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Epigallocathechin-3-gallate in AL amyloidosis: a new therapeutic option?

Werner Hunstein

To the editor:

This unusual letter comes from Heidelberg, where the first description of amyloidosis was published in 1859.1 The first autologous transplantation of blood-derived hematopoietic stem cells was conducted here in 1985 in my university hospital department and reported in Blood in 1986.2

At the present time, I am—as an emeritus professor of internal medicine and hematology—a patient, suffering from lambda light-chain amyloidosis since 2001, when I was 72, although it was not diagnosed until 2004. The illness has peculiarities that make it worth reporting. A short-term therapy with the “Boston scheme” (4 mg melphalan daily for 21 days) showed no response. Therapy according to the “Palladini scheme” (0.22 mg/kg melphalan and 40 mg dexamethasone for 4 days every 28 days) stabilized the disease, but at high cost because of the side effects. After 14 cycles (a total of 872 mg melphalan and 2400 mg dexamethasone), “drug holidays” were recommended by the German, Italian, and American physicians in charge of my treatment.

These “holidays” have been extended since September 2006. The drug treatment was not resumed because of the apparent effectiveness of an entirely different approach: since September 2006, I have ingested daily 1.5 to 2.0 L of green tea, effective presumably because of its contents of EGCG (epigallocatechin gallate) and other phenols.

Recommendation of this “therapy” came from former members of my staff on the basis of a lecture by Prof E. E. Wanker alerting them to in vitro experiments reporting the effects of EGCG on light chains and amyloid fibrils (Ehrnhoefer DE, Bieschke J, Boeddrich A, et al; submitted manuscript). These results impressed me, a hematologist rooted deeply in the natural sciences, so I decided to follow the advice to drink green tea on a daily basis.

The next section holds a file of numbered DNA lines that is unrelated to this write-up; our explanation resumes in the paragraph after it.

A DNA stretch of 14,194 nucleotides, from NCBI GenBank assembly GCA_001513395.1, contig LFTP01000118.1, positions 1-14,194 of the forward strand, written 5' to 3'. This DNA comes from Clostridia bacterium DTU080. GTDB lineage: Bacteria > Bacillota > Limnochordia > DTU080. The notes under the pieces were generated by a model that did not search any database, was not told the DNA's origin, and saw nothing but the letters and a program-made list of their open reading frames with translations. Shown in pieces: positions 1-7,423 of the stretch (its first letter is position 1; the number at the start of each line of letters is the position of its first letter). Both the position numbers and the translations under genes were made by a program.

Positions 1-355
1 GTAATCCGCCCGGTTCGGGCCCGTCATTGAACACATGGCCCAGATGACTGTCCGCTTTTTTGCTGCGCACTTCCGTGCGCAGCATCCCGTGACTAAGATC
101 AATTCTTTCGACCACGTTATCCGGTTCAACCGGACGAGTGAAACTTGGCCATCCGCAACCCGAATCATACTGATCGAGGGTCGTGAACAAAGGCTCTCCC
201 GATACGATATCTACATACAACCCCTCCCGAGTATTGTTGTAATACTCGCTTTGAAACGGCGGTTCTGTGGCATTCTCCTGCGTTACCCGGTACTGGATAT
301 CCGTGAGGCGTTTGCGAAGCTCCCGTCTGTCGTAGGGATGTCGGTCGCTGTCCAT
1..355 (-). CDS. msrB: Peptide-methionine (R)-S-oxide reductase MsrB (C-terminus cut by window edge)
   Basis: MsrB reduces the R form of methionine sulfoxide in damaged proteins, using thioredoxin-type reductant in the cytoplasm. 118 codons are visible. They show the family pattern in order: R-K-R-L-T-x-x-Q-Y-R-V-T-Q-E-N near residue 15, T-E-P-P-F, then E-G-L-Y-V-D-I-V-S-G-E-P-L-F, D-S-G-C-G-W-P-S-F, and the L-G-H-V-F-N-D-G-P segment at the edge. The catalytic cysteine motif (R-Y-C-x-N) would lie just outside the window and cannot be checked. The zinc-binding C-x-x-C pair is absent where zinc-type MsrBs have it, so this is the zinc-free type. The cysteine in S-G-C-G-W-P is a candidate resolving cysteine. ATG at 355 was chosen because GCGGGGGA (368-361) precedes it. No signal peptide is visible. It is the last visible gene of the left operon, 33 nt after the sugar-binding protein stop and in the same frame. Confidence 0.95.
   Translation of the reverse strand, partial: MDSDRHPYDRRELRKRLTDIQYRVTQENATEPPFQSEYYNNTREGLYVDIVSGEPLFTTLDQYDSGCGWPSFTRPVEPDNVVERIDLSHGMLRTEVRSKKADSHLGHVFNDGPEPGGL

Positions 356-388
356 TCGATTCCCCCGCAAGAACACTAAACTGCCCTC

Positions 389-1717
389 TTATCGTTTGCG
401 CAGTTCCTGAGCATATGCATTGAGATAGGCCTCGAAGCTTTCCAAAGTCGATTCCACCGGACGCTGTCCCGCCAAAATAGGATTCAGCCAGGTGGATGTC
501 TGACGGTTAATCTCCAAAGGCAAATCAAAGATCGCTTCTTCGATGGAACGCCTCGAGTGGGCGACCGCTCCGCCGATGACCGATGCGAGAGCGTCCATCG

The results are incredible. For 20 months, the interventricular septum had remained constant at 16.5 mm, which we considered the successful effect of chemotherapy. Since September 2006, it has decreased month by month to what is at present a constant thickness of 13.2 mm. The longitudinal myocardial deformation showed a clear improvement. The light chains do not exceed 50 mg/L; the kappa/lambda ratio remains steady between 0.74 and 0.50. The renal insufficiency remains unchanged with values of creatinine at 229.84 μmol/L (2.6 mg/dL) and urea at 24.99 μmol/L (70 mg/dL). And, most surprisingly, my quality of life has improved dramatically despite my now 78 years of age.

Since I am experiencing the objective and subjective improvements of my health, I am encouraged to present my case for your consideration. Because of the rarity of the disease, international clinical studies in amyloidosis should take note of this singular case, as with patients with lymphoma3 after taking notice of “furtive green tea drinkers” among them. EGCG, a commercially available white powder, should be made a therapeutic option soon.

Authorship

Correspondence: University of Heidelberg, Schlosswolfsbrunnenweg 41, Heidelberg, D 69118, Germany; e-mail: werner.hunstein{at}urz.uni-heidelberg.de.

Conflict-of-interest disclosure: The author declares no competing financial interests.

References